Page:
The Beginner’s Guide To Planting Grass
Everyone wants a green lawn, but not everyone knows how to make it happen. When planting grass there are a few steps that need to be taken before jumping right in and getting started. In this article, I will go over just that. So if you’re a beginner, this post will be perfect for you! Of course, the most important aspect of planting grass is what you start with.
So, do you need mulch or starter seed when planting grass?
It depends on your starting conditions. If you have a bare dirt lawn that is completely barren and ready for seeding then it would be recommended to use a starter seed. However, if you’ve already got an existing seeded lawn, you’ll want to use mulch.
Grass seed and mulch serve different purposes so let’s go over both as briefly as possible:
- Starter seed is used for basically bare soil because it offers a higher germination rate than your standard grass seed. When seeding a new lawn from scratch it typically takes about 30 days for it to turn green.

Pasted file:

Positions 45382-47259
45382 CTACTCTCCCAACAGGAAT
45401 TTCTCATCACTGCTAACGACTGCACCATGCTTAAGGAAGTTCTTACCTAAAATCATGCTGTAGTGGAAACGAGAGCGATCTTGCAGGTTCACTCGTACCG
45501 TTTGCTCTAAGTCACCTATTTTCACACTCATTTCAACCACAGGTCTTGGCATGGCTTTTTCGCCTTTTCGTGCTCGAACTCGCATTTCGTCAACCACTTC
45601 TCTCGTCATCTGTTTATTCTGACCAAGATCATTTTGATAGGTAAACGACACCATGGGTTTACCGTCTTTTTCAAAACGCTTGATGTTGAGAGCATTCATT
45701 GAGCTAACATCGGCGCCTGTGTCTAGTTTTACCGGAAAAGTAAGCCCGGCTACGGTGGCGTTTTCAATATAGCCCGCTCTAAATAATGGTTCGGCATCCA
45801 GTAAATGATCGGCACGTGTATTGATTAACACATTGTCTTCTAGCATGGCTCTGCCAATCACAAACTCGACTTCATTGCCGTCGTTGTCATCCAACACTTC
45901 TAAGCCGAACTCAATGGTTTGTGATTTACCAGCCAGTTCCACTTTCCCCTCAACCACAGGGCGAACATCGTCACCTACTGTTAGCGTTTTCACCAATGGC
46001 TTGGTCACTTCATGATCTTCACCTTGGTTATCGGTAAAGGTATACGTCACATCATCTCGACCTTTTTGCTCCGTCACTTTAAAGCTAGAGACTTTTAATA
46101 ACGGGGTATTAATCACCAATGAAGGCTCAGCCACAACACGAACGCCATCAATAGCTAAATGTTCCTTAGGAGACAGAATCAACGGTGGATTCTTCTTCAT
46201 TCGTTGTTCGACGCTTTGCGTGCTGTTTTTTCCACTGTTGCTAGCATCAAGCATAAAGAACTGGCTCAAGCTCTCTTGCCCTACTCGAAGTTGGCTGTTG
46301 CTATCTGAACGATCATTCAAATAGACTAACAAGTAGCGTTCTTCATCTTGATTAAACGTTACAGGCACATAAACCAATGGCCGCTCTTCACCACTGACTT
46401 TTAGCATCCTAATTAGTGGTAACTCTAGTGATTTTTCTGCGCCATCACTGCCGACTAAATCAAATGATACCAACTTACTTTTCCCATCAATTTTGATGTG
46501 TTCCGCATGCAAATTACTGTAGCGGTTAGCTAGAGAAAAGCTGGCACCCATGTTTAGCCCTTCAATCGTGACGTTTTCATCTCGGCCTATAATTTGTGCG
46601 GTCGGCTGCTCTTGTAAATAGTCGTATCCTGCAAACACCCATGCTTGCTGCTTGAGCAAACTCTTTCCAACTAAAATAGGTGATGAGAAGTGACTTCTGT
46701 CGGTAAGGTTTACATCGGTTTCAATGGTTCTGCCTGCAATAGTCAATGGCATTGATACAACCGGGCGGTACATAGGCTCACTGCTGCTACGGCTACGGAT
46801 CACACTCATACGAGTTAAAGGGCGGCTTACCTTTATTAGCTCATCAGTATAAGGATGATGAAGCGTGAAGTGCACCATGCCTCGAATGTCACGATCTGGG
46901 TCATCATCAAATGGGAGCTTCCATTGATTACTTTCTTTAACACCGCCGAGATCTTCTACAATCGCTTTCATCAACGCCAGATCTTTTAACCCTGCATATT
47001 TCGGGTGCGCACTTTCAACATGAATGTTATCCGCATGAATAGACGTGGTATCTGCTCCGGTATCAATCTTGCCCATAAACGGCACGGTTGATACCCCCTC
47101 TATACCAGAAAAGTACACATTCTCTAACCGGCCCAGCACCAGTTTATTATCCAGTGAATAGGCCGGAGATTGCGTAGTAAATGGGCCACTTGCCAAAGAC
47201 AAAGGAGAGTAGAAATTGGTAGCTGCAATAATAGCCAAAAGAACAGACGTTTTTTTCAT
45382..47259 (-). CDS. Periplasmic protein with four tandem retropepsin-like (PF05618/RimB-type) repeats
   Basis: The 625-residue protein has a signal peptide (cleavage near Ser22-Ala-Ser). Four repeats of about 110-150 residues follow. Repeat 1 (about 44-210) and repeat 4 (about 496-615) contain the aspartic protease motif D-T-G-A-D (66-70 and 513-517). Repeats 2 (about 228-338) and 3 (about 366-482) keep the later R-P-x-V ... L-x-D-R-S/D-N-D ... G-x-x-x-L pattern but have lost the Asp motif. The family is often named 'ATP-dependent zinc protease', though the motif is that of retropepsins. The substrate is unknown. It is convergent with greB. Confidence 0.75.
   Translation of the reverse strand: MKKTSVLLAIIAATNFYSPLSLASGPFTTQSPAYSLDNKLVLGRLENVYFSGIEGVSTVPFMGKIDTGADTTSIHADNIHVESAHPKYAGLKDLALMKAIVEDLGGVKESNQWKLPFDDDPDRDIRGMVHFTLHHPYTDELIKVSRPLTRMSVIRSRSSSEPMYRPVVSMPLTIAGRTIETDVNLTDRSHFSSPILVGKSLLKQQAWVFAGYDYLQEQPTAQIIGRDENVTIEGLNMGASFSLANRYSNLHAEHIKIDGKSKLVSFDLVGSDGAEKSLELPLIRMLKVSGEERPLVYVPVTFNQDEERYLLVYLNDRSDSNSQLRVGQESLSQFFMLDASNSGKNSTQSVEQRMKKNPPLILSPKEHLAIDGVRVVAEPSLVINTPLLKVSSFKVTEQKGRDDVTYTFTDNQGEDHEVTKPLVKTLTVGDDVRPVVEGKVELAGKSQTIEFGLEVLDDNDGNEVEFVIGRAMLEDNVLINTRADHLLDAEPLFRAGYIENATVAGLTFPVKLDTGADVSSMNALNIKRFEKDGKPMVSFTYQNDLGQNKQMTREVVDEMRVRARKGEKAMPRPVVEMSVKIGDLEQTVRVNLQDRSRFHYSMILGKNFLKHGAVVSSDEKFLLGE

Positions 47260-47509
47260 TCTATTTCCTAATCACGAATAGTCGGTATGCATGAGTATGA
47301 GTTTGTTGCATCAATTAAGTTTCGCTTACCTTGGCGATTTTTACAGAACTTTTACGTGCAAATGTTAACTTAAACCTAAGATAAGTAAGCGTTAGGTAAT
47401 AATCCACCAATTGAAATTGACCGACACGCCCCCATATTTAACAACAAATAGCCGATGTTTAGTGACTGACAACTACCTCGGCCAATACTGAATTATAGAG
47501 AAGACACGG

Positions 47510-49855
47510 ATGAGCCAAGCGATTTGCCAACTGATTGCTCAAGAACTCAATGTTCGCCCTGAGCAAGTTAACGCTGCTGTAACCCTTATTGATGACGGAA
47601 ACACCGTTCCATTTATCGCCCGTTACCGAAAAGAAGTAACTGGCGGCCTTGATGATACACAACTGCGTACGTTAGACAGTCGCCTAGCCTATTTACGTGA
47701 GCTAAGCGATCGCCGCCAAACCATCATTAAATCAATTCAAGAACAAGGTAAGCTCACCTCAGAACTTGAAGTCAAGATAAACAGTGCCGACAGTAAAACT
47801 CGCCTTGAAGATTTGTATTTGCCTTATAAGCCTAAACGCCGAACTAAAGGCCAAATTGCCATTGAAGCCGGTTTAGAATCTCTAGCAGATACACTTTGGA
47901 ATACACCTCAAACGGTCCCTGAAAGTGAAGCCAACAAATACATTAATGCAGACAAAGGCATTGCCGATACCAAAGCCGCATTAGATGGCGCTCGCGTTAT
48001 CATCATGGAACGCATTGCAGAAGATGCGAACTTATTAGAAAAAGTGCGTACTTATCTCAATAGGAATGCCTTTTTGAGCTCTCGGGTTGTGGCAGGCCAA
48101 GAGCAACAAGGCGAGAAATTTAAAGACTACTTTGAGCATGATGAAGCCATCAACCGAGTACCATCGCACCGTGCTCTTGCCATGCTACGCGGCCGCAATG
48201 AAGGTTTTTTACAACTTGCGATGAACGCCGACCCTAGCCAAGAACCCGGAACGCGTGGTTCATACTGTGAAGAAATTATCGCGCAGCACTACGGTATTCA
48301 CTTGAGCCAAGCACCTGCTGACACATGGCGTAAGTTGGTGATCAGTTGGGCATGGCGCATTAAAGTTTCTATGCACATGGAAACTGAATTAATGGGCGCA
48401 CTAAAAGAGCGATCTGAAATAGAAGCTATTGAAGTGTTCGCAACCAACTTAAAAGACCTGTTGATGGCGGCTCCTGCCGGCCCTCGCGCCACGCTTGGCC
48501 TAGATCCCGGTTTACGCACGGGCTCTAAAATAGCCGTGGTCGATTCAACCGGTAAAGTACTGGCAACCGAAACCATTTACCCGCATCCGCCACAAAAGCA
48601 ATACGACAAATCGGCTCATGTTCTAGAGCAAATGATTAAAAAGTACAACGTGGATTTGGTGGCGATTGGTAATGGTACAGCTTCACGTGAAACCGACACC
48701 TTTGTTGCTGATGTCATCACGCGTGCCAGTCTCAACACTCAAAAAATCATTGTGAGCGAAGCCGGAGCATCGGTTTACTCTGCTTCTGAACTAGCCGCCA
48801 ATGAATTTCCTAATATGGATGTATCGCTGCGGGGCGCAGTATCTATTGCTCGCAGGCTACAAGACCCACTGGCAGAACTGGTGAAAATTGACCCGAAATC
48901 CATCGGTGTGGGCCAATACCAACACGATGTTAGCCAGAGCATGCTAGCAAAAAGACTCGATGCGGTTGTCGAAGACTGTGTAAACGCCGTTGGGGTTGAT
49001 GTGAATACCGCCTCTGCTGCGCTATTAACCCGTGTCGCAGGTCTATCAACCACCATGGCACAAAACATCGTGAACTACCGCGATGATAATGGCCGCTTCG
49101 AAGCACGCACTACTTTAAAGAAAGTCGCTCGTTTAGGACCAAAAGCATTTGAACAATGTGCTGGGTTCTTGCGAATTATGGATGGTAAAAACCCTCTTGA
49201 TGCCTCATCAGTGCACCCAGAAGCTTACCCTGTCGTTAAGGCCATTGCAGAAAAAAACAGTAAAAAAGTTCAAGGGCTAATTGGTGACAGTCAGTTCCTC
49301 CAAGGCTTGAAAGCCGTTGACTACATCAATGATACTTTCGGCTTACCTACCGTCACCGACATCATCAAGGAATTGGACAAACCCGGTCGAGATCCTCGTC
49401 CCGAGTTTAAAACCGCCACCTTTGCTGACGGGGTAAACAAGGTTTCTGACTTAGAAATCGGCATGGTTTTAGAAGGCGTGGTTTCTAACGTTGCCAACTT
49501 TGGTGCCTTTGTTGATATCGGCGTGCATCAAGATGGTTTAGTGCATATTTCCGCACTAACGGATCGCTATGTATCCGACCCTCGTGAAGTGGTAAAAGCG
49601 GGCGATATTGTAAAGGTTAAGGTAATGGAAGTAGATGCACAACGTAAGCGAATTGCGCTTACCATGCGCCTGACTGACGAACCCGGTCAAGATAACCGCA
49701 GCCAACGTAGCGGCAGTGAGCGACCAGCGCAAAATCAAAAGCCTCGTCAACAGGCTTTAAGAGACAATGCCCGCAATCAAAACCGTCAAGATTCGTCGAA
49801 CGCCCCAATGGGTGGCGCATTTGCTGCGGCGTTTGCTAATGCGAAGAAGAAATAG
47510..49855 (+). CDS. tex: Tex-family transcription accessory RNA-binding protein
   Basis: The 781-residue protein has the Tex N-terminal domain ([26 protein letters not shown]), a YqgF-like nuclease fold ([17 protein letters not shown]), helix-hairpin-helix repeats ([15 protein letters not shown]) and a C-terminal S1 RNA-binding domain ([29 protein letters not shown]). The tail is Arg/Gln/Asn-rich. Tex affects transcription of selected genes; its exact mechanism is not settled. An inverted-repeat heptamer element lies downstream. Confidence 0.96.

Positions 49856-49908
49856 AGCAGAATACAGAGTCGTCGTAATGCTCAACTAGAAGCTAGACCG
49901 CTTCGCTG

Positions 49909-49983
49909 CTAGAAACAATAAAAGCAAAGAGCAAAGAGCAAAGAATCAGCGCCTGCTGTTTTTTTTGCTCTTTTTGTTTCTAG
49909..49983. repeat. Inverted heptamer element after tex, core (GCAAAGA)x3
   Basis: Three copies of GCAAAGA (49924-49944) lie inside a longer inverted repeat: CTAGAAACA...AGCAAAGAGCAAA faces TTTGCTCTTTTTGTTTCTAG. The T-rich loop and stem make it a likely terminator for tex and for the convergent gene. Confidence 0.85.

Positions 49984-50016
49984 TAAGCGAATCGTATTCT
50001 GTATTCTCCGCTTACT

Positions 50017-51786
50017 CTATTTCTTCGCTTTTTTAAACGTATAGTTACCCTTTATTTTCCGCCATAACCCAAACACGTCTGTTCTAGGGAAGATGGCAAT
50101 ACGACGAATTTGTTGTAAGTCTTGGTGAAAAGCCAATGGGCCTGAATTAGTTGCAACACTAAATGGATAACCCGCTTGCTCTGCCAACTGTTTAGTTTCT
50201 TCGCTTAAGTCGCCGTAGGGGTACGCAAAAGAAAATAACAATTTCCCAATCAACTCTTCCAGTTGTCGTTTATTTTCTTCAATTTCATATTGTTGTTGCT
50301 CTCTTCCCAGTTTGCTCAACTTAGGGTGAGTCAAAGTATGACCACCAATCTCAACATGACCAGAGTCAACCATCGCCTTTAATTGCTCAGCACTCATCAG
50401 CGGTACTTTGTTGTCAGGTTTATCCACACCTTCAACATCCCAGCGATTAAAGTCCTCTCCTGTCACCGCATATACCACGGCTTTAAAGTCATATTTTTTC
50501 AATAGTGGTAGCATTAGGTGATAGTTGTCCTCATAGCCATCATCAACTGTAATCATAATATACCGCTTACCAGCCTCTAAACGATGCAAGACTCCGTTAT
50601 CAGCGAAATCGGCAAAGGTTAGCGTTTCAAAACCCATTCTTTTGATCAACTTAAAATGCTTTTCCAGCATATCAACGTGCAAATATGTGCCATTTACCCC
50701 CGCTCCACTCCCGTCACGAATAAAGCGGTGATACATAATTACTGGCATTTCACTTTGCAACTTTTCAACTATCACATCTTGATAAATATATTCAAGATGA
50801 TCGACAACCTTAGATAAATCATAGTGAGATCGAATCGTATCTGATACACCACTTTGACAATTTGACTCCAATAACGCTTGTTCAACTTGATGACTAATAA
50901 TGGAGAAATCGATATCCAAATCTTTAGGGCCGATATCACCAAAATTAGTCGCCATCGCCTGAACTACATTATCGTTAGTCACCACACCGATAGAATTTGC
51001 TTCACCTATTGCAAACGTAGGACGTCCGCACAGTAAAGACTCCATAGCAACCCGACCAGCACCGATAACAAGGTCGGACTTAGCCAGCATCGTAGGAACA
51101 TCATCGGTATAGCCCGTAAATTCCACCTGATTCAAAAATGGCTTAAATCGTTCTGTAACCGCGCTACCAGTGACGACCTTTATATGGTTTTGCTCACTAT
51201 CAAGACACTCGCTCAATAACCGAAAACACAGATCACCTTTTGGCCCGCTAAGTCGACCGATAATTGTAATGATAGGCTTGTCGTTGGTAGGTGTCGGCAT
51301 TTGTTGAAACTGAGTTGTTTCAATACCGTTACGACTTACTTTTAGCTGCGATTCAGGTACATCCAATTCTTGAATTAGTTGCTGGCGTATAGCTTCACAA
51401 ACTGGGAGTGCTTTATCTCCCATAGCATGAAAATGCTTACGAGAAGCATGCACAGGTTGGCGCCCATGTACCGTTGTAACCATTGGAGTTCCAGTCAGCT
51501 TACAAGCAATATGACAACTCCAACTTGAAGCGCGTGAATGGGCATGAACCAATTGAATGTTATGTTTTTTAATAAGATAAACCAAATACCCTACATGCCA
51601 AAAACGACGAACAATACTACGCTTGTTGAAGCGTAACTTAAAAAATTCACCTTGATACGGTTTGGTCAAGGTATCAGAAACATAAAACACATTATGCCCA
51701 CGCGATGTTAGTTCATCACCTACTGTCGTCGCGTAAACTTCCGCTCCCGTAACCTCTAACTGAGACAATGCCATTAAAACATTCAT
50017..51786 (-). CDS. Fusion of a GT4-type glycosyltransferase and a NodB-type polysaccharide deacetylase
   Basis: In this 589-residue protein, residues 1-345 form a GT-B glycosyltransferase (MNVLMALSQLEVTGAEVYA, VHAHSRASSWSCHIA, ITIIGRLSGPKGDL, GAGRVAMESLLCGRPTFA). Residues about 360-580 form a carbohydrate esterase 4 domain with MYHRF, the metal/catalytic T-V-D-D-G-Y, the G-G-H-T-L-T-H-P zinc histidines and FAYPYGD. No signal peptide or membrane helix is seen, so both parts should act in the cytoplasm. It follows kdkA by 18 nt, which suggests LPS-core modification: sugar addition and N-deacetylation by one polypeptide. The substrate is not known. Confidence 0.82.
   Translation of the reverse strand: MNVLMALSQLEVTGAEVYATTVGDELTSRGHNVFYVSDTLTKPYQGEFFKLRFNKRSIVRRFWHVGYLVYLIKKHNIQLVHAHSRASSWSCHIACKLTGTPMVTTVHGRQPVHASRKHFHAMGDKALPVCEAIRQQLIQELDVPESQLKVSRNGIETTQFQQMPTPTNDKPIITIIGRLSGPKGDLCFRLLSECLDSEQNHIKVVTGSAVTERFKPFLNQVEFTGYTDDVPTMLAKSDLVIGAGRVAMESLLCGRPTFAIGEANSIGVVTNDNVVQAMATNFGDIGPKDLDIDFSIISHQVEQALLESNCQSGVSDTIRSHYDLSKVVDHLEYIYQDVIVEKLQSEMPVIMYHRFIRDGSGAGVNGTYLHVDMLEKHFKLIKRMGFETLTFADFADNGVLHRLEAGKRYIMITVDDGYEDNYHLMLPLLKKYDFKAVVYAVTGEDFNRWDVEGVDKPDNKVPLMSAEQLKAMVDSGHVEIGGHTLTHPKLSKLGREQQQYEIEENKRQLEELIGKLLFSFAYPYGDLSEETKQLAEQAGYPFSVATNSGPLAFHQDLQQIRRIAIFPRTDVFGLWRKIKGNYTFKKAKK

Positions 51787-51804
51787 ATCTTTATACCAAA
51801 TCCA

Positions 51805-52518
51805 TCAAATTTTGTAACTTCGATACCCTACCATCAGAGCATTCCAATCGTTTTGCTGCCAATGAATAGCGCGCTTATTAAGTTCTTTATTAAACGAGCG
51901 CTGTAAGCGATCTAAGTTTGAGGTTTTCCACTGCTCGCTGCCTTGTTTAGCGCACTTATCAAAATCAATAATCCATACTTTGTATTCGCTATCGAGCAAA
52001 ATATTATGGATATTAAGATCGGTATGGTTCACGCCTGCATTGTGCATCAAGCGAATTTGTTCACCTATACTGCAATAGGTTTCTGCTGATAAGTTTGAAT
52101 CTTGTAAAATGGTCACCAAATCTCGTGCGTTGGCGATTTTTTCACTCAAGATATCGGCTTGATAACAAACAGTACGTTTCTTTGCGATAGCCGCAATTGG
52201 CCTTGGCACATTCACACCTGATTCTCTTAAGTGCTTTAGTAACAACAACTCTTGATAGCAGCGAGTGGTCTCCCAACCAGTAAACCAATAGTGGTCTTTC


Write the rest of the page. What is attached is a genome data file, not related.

- On the other hand, mulch functions as a sort of topsoil because it can be used on lawns that are already seeded. This doesn’t necessarily speed up the greening process, but it will help protect the seed from drying out.
In reality, there is no one right answer here. In some cases, you may even want to use both starter seed and mulch. To understand the difference between the two and when it’s best to use one or the other, let’s discuss further.
What Is Starter Seed?
First off, let’s talk about what starter seed is and why it’s used. As mentioned, starter seed is used for bare soil and it’s used to establish a new lawn. It’s quite similar to standard seed in terms of its composition and looks, but some slight differences set them apart – let’s go over those!
Starter seed is the same as standard grass seeds; however, it has a higher germination rate and can be used on bare soil. It’s especially useful if you want to establish a lawn faster than usual because during its first couple weeks of growth it will help protect against weed infestation.
The Pros Of Starter Seed
As I said in the beginning, there are pros and cons to starter seed and mulch.